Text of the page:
Pro surfers don't care how fragile a board is - they get their boards for free. And the board manufacturers like surfboards to be fragile, because the more fragile they are, the quicker you'll have to buy a replacement. Environmental responsibility is not high on the corporate surfboard manufacturer's list. And most surfers want to ride what the pro surfers are riding, because, after all, the corporate advertising is telling us constantly that we have to mimic the sports superstars in order to be "cool". Now, no surfboard (that I'm aware of) is 100% "green", but longevity of the product is a huge factor in how environmentally responsible it is. If surfboards last 10 times longer, that's 1/10th the pollution, landfill waste, etc. You see the difference it makes.

So that's kind of the deal. Wood is natural, longer lasting, non-polluting, but heavier, and less 'corporate-advertising cool'. Surfing wise, I don't really see a noticeable difference in the water. After all, when you combine weight of surfer and board together, the few pounds difference is a small percentage of the overall picture.

Oh yeah, and hollow wood surfboards take at least ten times as long and are ten times harder to make. You could shape a foam surfboard blank and glass it with UV resin and have it in the water the next day. A good shaper turns a foam blank into a surfboard in a couple hours. A wood board is built over a period of weeks, as a general rule. By a backyard builder, way off the corporate grid.

And I might mention here, CNC has taken over a large portion of the corporate manufactured surfboard market, as well. Foam surfboards are now being shaped by computers, they just sand 'em and glass 'em and stick a popular logo on and send 'em on down the assembly line, knowing the kid's'll buy 'em up!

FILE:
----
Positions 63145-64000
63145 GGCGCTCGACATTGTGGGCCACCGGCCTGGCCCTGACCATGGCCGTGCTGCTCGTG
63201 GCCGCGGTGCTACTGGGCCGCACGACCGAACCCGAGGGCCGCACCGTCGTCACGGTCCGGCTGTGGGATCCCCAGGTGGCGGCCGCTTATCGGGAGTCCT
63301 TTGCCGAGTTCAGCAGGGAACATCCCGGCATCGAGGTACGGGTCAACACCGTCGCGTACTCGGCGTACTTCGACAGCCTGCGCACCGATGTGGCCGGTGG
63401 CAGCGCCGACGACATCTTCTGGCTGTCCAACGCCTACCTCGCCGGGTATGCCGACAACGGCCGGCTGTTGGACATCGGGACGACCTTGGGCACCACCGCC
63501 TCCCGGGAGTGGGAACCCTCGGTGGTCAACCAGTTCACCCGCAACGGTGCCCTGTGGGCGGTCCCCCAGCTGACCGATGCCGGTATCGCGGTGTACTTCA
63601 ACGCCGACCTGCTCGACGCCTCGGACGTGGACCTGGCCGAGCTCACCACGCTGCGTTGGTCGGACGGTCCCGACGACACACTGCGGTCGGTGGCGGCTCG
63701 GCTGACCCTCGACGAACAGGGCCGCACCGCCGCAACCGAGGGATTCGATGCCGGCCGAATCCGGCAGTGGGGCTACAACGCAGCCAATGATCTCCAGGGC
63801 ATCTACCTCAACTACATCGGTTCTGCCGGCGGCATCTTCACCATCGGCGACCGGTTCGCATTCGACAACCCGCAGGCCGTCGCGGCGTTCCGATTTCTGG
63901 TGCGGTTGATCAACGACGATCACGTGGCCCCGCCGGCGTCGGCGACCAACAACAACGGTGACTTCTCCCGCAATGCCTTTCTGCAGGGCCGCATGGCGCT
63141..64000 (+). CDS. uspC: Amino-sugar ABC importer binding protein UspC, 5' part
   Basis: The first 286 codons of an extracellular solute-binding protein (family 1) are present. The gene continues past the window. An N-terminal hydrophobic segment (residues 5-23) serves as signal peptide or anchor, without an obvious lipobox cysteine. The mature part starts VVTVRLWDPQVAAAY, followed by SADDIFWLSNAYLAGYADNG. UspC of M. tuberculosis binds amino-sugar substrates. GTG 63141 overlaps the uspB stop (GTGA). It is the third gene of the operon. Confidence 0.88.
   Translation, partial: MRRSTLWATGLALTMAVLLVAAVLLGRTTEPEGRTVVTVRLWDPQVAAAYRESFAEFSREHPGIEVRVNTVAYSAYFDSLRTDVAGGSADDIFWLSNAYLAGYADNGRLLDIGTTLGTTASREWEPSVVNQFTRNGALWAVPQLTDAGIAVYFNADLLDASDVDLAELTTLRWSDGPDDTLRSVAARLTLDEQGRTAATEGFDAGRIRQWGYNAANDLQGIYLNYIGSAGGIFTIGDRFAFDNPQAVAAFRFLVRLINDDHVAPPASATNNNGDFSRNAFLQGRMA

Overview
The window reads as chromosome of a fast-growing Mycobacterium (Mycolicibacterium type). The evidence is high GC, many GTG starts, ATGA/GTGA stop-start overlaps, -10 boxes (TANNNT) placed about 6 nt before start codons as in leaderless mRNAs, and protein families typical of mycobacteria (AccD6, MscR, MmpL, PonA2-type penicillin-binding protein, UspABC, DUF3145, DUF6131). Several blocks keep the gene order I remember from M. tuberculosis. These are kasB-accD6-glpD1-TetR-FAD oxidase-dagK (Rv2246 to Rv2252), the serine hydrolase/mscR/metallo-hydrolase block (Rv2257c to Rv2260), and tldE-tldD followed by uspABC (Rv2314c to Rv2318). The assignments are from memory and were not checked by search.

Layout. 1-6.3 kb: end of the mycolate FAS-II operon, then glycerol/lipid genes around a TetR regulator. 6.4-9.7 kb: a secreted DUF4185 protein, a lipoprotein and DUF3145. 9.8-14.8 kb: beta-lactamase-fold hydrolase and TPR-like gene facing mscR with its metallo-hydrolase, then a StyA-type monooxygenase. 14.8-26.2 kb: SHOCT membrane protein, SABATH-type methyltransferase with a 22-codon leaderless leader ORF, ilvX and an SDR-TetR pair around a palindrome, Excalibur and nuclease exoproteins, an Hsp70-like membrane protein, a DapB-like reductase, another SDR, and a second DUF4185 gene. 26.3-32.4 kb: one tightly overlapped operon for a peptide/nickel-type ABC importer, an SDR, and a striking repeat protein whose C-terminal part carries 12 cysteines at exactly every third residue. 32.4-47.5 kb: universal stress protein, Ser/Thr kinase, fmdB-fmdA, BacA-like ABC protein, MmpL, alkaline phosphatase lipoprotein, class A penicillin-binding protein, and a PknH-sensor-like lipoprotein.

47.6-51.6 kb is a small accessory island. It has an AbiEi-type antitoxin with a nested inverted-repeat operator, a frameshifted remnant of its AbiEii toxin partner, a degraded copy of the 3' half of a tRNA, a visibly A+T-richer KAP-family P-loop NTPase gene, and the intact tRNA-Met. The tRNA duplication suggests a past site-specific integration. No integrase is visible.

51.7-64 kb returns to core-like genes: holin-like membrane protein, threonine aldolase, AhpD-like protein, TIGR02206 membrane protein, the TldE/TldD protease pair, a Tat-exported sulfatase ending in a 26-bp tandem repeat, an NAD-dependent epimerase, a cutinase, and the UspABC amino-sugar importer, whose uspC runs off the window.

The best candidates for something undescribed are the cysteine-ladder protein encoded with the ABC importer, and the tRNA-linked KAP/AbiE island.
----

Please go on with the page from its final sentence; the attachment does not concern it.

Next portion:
And I might as well mention also, the foriegn labor syndrome has made huge inroads into the American surfboard industry. Workers in impoverished areas are paid $2/hr (or less, depending on who you believe) to work 12 hours a day, 7 days a week, one day off a month, room and board provided by the mf'r. (rent and meals is deducted from their paycheck). 12 hours a day these guys spend in a little cubicle making surfboards that they haven't got a clue how to ride or probably even what they're for, day in and day out, sunup to sundown, for subsistence wages. Ship 'em off the U.S. with any logo you want "Malibu Surfboards", "Aloha Surfboards", you name it.

Thursday, May 6, 2010

can't leave well enough alone

It's been awhile since I've posted here, I could come up with a variety of excuses. Like, why does my computer make me log in every time, even 'tho I click the "remember me" box, it never remembers me! Arrgghh! And then, if I kept an update, I'd have to admit that I'm tinkering with my latest board simply because I can't leave well enough alone! OK, so that's what I'm admitting.

I finished the blank, and wanted to glass it, but didn't have the money for glass and resin. So it sat there, staring at me. So I cut it in half, and added a wide stringer cut from a redwood 2x6 and hollowed out like a chambered board.

Now I've decided to try to figure a way to get some wood planking on the deck, and around the rails. On a foam board! A lighty whitey!

I do seem to have a knack for making everything more difficult!